“You can’t keep needing so much,” says Harry to Charlotte over breakfast, trying to stifle his own needs in the wake of grief. Yet truer words could not be spoken about his daughter. Charlotte is one aching black hole of female neediness. The trouble is, without mom or, effectively, dad to guide her through raging adolescence, all she has to turn to is a teen culture in which stardom matters more than substance and image determines one’s future.

Steep Theatre’s production struggles to make Charlotte’s growing madness consistently real. Under the direction of Joanie Schultz, the production achieves its ends only by fits and starts. Mark Schultz’s language is gorgeous and often hits Charlotte’s mania right on the head. “Tragedy is so beautiful,” she says to Franklin (Brandon J. Thompson), the boy she really wants. “Your life could be so tragic if you let it.” As for professing porn star aspirations to Gary, “I was made for more. Some of us were made for more. I know it.” If Chekhov’s three sisters are constantly yearning for Moscow, then Charlotte longs, not just to be prettier, but to be legendary in her beauty—just like mom.

But the play is worth seeing for its language and themes. Unevenness from scene to scene does not mean that all is lost. Scenes between Charlotte and her gal pal Heather (Katy Boza) crackle with the exchange between darkness and levity that Neff and Boza’s coyly balanced Scene from Brief History of Helen of Troy at Steep Theatre Chicago 2performances deliver. The scenes between Charlotte and her guidance counselor tip one into queasy vertigo, given Salinas’ gift to go from stiff propriety to sleazy charm without a hitch. Nick Horst, as Freddie, does arrogant asshole right–the unmistakable stench of privilege rises from his boast, “Everyone goes down on me and everyone swallows. Big deal.”

Strange that the scenes that falter most are those where Charlotte faces men who could really give a damn about her. Neff’s interactions with Thompson and Moore lose their bearings. That may sound really absurd, since Schultz pushes these characters into over-the-top, melodramatic surrealism. Charlotte reaches her heights in her crazy longing with Franklin and Harry. Nevertheless, something realistic must be fashioned out of the all-out collision between Charlotte’s fantasies and cold reality in these scenes, or the audience just can’t and won’t buy it. When Charlotte and Harry, or Charlotte and Franklin, go over the top, the audience has to be willing to go with them. Without a connection to these scenes that produce solid empathy, Charlotte just becomes another statistic in the cultural war on real girls.

   
   
Rating: ★★½
  
  

 Steep Theatre - Helen of Troy poster

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REVIEW: The Emperor’s New Clothes (Chicago Shakes)

A fun and exciting new family musical

 

emperor's new clothes - entire cast

   
Chicago Shakespeare Theater  presents
 
The Emperor’s New Clothes
   
Book by David Holstein
Music/Lyrics by
Alan Schmuckler
Directed by
Rachel Rockwell
at
Chicago Shakespeare Theatre, Navy Pier (map)
through August 29th  |  tickets: $18-$23  |  more info

reviewed by Aggie Hewitt

emperor's new clothesThe Emperor’s New Clothes, the classic children’s fable, has been fancifully modernized by Chicago Shakespeare Theater, who commissioned a new musical based on the Hans Christian Anderson story with music and lyrics by Alan Schmuckler and book by David Holstein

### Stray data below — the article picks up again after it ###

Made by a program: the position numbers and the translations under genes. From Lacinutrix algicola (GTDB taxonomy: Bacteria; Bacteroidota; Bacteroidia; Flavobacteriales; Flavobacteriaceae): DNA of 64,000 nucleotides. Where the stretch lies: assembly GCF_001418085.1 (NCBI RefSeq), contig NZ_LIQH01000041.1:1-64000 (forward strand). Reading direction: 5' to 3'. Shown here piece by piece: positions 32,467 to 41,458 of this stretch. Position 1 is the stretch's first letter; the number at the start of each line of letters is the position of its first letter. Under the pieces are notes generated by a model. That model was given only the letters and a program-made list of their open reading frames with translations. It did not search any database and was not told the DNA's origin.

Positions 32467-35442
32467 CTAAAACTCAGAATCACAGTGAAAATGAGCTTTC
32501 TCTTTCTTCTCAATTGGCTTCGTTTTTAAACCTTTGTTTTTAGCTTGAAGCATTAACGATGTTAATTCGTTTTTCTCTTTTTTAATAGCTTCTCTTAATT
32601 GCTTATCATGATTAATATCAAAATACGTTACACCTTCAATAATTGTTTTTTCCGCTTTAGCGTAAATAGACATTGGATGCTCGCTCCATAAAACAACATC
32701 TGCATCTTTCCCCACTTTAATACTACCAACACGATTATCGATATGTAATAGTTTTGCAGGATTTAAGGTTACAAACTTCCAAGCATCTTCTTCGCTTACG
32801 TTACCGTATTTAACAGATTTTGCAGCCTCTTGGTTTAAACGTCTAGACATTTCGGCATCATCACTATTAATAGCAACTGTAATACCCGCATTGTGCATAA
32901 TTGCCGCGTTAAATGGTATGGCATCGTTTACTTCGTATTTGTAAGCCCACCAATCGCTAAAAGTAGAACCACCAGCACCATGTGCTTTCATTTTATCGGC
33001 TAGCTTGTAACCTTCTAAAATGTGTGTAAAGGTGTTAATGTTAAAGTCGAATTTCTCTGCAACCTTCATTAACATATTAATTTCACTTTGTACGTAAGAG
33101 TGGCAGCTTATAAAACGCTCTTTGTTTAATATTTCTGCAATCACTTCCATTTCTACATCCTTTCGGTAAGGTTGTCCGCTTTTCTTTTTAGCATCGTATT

In the original tale, the Emperor is sold an outfit made out of what he believes to be invisible fabric. He is told that only intelligent people can see it, so, not wanting to be  thought foolish, he pretends that he sees clothing where there is none. All of his royal servants and most of the townspeople go along with him, not wanting to be called stupid. Finally, a child watching the Emperor walk by, calls out that the Emperor is not wearing anything at all. All of the people in the town get a real kick out of this, and the Emperor is humiliated. 

The Emperor’s New Clothes at Chicago Shakespeare begins with the same basic premise, but blends the classic fairy tale themes with modern conundrums. Sam (Megan Long), the Emperor’s idealistic, college bound daughter, wants her father to get over his materialistic obsession with clothes, and open his eyes to the plight of the peasants. Meanwhile, Kimberly (Alex Goodrich), the son of Mama Swindler (Anne Gunn) the corruptible seamstress of the infamous invisible garments sees a better solution to save their failing business: e-commerce. Debbie Baer’s costumes continue the motif of mixing old and new: Mama wears a brown skirt and bodice while Sam walks around in jeans and a hoodie.  Kevin Depinet’s set is perfectly gaudy and extravagant. Its neon green and bright fuchsia paisley patterns are a whimsical fantasy, and the beautifully conceptualized and crafted set pieces create an engaging aesthetic.

emperor's new clothes4

Directed by Rachel Rockwell, whose recent production of Ragtime (our review ★★★★) was a smash hit at Drury Lane last spring, knows her way around a musical – to put it lightly – and her youthful, feminine energy infuses the entire show. One of her strong suits with family theater is pacing. She keeps the story flowing in a lyrical and fluid way. Actors enter through the aisles and from the wings, and the choreography (also by Rockwell) has the same bouncy, young and fun energy as the rest of the show.

emperor's new clothes3 Alan Schmuckler’s poppy music is up-tempo and vivacious. His music maintains a steady lively pace throughout the show, keeping the production constantly engaging.

Ultimately, the play is a new take on an old fable. Hans Christian Anderson’s classic story has a moral at the end. We learn from it that we must speak our minds and use our common sense. This new version, with its parent/child conflicts, is a more complicated story for a newer, more astute family audience. Simplistic moral punch lines won’t work for today’s children, who have been raised on a diet of television and film that allow them to explore a deeper array of human emotion without necessarily trying to teach them anything. I wouldn’t say that there is no moral to this new imagining of The Emperor’s New Clothes, but I would say that it takes its time getting there, and the moral comes out of an exploration of the character’s relationships. The Emperor’s New Clothes is a fun and exciting new family musical.

   
   
Rating: ★★★½
   
   

emperor's new clothes2